(Blogger’s Note: Every Friday an excerpt from the soon to be published book, Faux Pas is French for Restaurant is published in this space.)
We learn from our mistakes. The costliest, catastrophic delivery mistake ever made at Crocus Hill involved a heavy metal pseudo rock star and a variety of Holiday gift baskets. A strange combination at best. It was Christmas, 1990.
Kranston´s retail and marketing ability, had propelled the market´s lagging gift basket business to remarkably profitable heights. With less than three weeks to formulate a sales campaign, she managed to sell enough baskets to corporations – 3M, West Publishing and Dayton Hudson, to completely pay for store´s remodel. The volume called for needed another delivery driver. Each basket was filled with a selection of edible gourmet products and the new delivery person had to be highly responsible in order to protect the perishables from falling prey to the harsh winter.
Wayne, who was promoted to head butcher once Helfman left had a heavy metal musician friend in need of Christmas cash. The job description was simple- deliver gift baskets from December 15 until New Year´s Eve day. Kranston put all the applicants through a rigorous regiment of questions. The serious interview process for a delivery person, was sure, we assumed, to capture the right employee.
Martin showed up for his interview well dressed and groomed, made good eye contact and had a perfect driving record. He was young enough to be able to handle the hours and the stress, smart enough, we thought, to be able to mark out a route. The three of us, the entire gift basket department, decided to give it a try. He didn´t register on top of the common sense meter but we assumed he would make a phone call if a problem did arise. First mistake – don´t assume anything.
We prided ourselves in our rapid problem solving ability. We thought everyone had a degree of common sense to fall back on in times of need.
Martin managed to change all that. Symphonically ringing phones filled the store as customers placed holiday orders at a feverish pitch. Tension was constant and running high. The staff was aggravated they had to deal with the foolishness of increased business. Nobody could believe that our new advertising campaign – a simple, cost effective post card sent to the neighborhood, was effectively working.
Kranston´s gift basket gauge went through the ceiling that Keith had almost completely covered with a glistening coat of Campbell Soup Can red paint. The market was experiencing a rebirth and excitement was contagious.
It appeared, at first at least, that Martin was doing a professional job delivering the baskets in our reliable, but older station wagon to customers, some as far as 50 miles away. Three days before New Years, Martin loaded the station wagon with 35 overflowing baskets. The majority of 3M executives receiving the holiday greetings from vendors and upper level management lived in Stillwater, White Bear Lake, Northgate and other wealthy hamlets surrounding St. Paul.
Winter was ferocious in the Twin Cities that year. We couldn´t have been clearer with Martin- keep the car running and the heat on, especially when you are delivering the baskets. At 15 degrees below zero, fruit, and wine freeze quickly.
Martin had no problem with delivering in the cold. He was, as he claimed, an ice fishermen at heart. Martin left the parking lot of Crocus Hill just before eleven o´clock on a Thursday, December 27th. He was scheduled to return by 5:30 p.m. Thirty five stops, some close together with eighteen baskets going to one location was a very doable task.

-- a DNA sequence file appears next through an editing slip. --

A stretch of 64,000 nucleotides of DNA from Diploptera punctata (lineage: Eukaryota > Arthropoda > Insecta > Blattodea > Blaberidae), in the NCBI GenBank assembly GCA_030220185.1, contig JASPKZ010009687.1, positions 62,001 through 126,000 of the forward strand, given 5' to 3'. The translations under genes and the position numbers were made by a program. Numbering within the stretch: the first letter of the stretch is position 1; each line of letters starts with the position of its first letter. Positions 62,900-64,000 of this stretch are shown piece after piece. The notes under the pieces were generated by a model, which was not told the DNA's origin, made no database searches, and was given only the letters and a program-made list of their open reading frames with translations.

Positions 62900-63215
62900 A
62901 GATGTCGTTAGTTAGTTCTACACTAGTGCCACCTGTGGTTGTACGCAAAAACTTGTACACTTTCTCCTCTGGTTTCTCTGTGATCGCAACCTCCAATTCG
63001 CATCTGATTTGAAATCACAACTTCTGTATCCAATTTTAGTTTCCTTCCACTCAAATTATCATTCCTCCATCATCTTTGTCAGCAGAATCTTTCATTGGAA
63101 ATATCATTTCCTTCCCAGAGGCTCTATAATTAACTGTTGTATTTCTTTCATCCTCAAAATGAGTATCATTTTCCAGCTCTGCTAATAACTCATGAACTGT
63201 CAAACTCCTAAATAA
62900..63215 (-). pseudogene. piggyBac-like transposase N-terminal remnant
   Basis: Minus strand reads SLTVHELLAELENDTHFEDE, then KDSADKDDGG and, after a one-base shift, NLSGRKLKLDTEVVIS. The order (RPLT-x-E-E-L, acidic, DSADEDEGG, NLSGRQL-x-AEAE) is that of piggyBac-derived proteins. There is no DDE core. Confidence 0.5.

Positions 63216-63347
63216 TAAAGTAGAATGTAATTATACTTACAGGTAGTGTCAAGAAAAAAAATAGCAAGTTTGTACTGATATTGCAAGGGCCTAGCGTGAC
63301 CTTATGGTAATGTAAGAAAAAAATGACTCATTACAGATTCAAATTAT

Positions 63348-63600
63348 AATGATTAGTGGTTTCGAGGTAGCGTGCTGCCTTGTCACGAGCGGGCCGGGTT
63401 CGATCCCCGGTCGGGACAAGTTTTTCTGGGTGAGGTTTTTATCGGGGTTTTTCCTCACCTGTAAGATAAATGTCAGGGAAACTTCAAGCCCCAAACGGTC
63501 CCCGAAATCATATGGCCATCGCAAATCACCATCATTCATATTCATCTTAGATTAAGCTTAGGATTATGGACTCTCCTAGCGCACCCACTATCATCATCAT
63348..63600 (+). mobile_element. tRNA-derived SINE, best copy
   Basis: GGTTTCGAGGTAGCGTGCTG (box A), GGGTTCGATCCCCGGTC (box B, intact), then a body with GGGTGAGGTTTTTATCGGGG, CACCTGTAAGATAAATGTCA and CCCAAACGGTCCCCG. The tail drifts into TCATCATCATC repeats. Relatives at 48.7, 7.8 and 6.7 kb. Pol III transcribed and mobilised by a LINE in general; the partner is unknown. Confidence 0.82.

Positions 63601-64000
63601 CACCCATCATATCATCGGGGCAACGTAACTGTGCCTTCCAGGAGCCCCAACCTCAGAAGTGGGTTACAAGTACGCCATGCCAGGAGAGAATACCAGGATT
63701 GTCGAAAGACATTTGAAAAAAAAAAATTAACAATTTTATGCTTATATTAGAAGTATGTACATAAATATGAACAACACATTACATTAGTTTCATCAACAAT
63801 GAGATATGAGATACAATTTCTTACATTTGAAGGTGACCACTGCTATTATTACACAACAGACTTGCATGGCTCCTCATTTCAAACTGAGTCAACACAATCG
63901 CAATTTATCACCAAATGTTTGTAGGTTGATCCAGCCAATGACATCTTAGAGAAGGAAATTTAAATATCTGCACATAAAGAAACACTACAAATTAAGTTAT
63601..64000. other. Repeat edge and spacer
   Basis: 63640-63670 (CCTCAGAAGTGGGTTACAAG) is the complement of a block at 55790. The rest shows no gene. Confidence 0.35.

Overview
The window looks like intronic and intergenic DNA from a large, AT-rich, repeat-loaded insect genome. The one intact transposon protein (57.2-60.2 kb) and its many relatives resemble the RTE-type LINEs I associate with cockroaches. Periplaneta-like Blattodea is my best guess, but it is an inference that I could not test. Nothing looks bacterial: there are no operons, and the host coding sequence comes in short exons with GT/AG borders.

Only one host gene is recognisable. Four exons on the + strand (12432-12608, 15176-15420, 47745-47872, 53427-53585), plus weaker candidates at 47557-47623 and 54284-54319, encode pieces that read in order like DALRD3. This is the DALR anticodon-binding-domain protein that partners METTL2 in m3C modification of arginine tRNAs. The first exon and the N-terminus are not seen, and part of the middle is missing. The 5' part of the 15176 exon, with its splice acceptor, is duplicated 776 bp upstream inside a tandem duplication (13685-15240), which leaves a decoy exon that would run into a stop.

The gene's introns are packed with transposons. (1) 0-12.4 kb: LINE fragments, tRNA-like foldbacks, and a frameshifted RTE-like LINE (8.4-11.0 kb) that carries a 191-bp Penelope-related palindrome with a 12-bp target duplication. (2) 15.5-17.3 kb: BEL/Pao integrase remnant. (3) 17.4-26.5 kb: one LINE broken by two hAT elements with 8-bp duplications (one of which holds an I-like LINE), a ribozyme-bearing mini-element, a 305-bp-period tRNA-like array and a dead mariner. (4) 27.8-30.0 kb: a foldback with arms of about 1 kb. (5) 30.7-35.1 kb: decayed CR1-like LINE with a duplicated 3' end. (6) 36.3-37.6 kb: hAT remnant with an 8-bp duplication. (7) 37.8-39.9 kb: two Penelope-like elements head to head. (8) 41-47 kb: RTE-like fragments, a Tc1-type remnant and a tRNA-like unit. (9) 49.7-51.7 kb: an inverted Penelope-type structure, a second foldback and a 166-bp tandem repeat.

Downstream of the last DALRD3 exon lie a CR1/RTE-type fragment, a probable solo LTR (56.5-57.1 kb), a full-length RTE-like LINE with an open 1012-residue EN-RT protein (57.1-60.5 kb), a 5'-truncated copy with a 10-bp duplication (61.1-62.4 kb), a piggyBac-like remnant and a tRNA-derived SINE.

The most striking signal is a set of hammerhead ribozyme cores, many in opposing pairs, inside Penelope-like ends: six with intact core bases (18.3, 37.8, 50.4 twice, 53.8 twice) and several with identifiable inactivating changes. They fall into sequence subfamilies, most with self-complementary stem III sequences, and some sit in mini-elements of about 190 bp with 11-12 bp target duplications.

Immediately following the eighteen basket drop off, another twelve baskets were going to the second location. With another five baskets going to Stillwater, Martin´s home town, we knew he would be back before dark. Martin was also instructed to call periodically to give us a progress update. With forty-two hundred dollars worth of perishable, wrapped wicker baskets in the back of the station wagon Martin was in control of our largest delivery of the season. We weren´t worried.Our concer, however, was constant.
Snow began accumulating at 12:30. The storm had hit Stillwater an hour earlier. As soon as Martin heard the news he decided to drive to Stillwater first and check on his cat. Cat checking had never been one of the options we offered employees. We didn´t hear the cat checking explanation for two days. Martin finally returned the car after threats left on his message machine that it would be reported stolen if not returned immediately.
That may have been a better option for Martin. Upon his return, Saturday morning, complete with 35 baskets filled with frozen food and wine, I asked Martin to accompany me to my basement office. If my words had turned to actions I probably wouldn´t be writing this column today.
I watched corporate profits and my partner´s hard work thaw in the back room of the dysfunctional business we now shared. We seldom speak about Martin. I dislike heavy metal music. It was my first employee lesson. It proved, over time, to be the foundation for numerous employee manuals.
We managed to recreate and deliver the baskets by New Year´s Eve. We recouped the losses.
The staff realized after the basement episode that I took my job seriously. I was the dictator, Kranston the diplomat. And, I also found that I did learn something from Gary Hat, the loan shark in New York.
The stairs to the basement at Crocus Hill were old, worn wood.